Stop feeling guilty about dreaming: Debjani Ghosh, Managing Director, South Asia, Intel Corporation
Debjani Ghosh is an uncoventional leader. She is a 17-year Intel veteran who heads sales and marketing efforts for South Asia region. Debjani joined Intel India in 1996. Unlike most candidates at a job interview, Debjani was very clear about what she wanted from day 1. When asked where she sees herself 20 years from now, she fearlessly answered that she would like to head Intel in India. And she went on to achieve exactly that in a short span of 16 years.What incidents shape and make this leader? We delve deep into her story, and we uncover some golden key messages for all younger women aspiring to lead and create their own paths.
I was born into a very large family. I was the only girl child in my family, I was the youngest, and I had 12 elder brothers. My childhood was extremely defining for me, because I grew up in a family of boys. My father believed that I could do anything that the boys could do. I heard that every single day of my life. Whether it is – Dad, can I play cricket, can I jump from the wall, or can I ride a motorbike, it was always an yes. My father told me that I could do anything, but it is up to me to decide whether I want to do something or not.
Also, it is great to have elder brothers, because anyone who has elder brothers knows that they completely spoil you. My childhood also was about a lot of travel. It was brought up in many different cities and lot of different countries because of my father’s job. My father did not believe in the hostel culture. We would learn about the world by travelling with him. I studied in 7 different schools. I learned a lot during those years while travelling and meeting new people. So my childhood was about being told that I was as good as my brothers, building confidence in myself, and a lot of travel, thanks to my father for everything.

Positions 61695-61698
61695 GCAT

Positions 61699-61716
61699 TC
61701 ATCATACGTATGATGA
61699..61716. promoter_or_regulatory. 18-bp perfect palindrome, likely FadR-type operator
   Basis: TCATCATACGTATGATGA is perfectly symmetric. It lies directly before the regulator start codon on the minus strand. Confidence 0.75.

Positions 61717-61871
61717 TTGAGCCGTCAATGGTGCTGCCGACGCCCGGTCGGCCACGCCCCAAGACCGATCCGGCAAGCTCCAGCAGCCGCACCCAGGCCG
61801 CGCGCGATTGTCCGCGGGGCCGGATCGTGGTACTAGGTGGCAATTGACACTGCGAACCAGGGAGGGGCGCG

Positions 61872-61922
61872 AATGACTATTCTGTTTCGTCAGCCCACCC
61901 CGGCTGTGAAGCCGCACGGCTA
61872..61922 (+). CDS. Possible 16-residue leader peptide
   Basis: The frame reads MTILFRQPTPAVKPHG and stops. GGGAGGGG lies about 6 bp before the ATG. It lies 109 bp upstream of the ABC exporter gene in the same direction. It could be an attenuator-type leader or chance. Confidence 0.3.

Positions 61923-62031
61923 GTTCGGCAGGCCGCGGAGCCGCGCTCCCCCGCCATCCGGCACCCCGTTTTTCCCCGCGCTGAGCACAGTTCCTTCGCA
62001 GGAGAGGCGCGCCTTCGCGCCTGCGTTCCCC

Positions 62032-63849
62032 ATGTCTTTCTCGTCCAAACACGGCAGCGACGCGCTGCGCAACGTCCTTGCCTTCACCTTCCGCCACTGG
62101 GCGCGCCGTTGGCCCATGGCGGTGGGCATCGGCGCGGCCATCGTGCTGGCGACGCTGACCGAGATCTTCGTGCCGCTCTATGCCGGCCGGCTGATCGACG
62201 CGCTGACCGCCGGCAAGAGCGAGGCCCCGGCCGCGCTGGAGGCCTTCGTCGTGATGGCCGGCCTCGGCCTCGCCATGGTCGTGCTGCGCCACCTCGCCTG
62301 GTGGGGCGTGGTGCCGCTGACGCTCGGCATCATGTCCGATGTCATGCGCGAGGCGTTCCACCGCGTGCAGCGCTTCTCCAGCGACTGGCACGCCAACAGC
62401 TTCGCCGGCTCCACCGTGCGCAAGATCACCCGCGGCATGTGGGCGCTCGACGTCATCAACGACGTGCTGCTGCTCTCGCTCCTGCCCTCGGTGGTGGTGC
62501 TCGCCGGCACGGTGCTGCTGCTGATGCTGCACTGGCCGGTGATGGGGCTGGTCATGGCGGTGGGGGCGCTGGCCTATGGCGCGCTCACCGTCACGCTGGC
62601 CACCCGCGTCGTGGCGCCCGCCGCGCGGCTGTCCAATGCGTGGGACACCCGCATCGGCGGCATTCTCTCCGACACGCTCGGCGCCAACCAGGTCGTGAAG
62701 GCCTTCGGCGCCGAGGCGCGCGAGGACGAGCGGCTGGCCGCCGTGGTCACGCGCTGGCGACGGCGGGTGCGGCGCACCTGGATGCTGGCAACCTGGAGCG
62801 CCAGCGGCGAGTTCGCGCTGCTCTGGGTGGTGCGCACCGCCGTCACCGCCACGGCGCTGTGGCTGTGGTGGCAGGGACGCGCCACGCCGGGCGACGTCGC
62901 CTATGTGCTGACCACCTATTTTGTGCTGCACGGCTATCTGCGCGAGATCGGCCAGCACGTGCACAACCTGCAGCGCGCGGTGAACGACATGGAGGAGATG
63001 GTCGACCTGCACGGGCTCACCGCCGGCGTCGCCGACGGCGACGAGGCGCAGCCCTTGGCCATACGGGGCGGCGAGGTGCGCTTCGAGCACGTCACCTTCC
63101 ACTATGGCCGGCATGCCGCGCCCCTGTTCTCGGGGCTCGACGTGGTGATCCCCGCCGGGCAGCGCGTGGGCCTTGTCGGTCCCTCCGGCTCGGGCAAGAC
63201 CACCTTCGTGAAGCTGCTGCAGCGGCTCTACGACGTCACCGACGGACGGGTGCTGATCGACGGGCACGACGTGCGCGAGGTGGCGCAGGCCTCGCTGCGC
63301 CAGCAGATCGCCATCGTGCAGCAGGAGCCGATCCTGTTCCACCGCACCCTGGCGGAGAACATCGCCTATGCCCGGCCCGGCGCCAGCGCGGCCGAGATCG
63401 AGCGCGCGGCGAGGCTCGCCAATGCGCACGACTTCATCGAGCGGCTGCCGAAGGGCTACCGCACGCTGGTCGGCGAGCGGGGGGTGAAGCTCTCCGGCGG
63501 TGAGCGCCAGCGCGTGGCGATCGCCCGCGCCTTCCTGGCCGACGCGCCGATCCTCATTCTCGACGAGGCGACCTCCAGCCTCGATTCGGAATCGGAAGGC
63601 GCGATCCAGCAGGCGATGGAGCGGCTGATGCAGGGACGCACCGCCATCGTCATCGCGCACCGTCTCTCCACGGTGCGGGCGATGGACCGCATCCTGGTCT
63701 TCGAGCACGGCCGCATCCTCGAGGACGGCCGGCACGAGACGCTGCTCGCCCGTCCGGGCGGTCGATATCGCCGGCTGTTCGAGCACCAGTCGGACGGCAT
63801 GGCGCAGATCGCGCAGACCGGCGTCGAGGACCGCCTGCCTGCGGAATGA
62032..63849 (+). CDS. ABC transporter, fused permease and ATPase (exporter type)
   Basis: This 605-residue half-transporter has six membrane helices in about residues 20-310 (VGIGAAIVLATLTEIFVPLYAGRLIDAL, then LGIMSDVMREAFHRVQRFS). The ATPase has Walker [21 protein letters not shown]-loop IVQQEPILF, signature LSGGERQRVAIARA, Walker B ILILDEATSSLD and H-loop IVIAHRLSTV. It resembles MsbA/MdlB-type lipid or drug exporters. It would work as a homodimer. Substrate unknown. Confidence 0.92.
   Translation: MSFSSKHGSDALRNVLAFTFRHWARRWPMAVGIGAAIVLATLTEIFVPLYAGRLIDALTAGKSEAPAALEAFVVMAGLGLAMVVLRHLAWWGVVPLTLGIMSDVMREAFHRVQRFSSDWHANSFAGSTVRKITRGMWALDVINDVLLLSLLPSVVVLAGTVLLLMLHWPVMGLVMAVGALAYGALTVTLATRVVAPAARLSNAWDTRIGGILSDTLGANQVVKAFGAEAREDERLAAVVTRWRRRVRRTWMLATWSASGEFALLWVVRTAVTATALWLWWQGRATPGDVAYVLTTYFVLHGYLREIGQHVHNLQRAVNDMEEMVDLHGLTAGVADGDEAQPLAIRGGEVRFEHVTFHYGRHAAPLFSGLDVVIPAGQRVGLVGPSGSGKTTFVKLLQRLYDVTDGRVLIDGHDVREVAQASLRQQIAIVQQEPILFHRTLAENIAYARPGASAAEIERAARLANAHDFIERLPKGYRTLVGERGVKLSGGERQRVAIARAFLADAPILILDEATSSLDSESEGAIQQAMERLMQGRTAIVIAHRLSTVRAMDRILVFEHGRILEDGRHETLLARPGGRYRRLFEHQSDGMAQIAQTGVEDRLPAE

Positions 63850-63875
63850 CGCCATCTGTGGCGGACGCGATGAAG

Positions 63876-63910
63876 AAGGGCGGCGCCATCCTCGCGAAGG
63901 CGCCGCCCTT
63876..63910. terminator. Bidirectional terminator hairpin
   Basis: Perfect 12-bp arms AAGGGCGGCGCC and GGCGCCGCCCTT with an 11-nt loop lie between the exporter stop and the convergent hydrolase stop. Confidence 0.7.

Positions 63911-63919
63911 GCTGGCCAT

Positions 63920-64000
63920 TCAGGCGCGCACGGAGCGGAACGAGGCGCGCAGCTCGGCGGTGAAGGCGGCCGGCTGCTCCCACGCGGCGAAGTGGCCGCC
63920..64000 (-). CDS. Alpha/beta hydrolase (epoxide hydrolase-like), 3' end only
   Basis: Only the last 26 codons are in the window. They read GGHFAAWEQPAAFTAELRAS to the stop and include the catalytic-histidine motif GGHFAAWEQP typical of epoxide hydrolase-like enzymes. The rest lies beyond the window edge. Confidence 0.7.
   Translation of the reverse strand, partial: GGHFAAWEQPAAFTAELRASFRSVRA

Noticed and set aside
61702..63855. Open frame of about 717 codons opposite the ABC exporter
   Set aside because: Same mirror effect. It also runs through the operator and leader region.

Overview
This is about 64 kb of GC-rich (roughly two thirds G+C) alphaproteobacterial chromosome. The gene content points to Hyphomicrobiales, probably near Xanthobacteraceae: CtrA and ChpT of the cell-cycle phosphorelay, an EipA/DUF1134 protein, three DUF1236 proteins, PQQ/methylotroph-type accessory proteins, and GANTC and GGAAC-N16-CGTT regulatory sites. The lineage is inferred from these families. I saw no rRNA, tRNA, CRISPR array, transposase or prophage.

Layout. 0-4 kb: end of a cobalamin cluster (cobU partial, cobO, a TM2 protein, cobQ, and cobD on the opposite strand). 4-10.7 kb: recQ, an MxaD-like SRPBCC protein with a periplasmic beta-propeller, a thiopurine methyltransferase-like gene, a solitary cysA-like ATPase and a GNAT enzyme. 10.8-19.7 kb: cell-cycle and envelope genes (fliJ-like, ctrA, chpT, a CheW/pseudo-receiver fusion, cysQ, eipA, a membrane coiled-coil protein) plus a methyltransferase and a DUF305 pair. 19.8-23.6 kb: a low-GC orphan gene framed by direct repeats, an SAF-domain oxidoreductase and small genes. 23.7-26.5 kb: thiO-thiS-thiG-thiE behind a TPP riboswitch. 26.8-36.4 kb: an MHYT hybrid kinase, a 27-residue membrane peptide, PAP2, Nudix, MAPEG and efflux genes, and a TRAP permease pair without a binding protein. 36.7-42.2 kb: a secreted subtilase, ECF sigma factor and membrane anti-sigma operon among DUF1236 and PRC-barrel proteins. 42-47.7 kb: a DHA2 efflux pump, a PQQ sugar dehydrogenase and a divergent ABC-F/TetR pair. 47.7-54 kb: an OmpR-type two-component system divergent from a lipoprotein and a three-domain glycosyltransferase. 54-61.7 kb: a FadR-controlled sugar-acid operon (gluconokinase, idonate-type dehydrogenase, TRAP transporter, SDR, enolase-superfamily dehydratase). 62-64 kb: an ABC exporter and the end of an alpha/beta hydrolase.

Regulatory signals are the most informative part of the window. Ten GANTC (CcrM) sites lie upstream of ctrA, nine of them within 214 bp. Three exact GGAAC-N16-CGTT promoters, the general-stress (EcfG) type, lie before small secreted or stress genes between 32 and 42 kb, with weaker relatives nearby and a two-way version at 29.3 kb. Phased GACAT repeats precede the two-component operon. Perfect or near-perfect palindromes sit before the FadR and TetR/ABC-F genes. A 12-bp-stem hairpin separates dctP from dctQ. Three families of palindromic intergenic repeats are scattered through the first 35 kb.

Childhood experiences that define my leadership
There is a piece by Warren Buffett, where he says that he had very bright sisters, but the very moment he was born, life has changed for his sisters. And that happens in many families, especially in India. The moment the boys are born, the girls become secondary. But in my case it was the opposite. I was the special one. I was the youngest, I was the only girl among so many boys, so I became really important for my family. The thing that stayed with me was that you can be as good as everyone else. That made me compete in the corporate world dominated by men without being apologetic or without being scared. I give a lot of credit to the way I was brought up.
I also think a lot of travel helps because I got used to change as a kid. I always looked forward to making new friends, and building new relationships. Somehow I believe this will help you and train you to embrace change, which is a tremendous asset in the corporate world. Most problems occur when you cannot cope with change. I learned to be comfortable with change during my childhood.
I always wanted to be the best in everything that I do. The motto in my family was whatever you decide, give it your best, and be your best. It was always about being the best you can be.
Initial days at Intel
When I joined, there were only 5 people in Intel India. It was a very small team. The day I joined we doubled the team size because they hired 5 new people. I was one of the new 5. I was the only woman on the team. I was hired to set up the marketing. Again, I have learned it during my childhood that if you are the only girl in the room, it is a big advantage. You have to be confident enough to speak, and come to peace with the fact that because you are a girl you are different. Use the difference as a strength rather than as a weakness.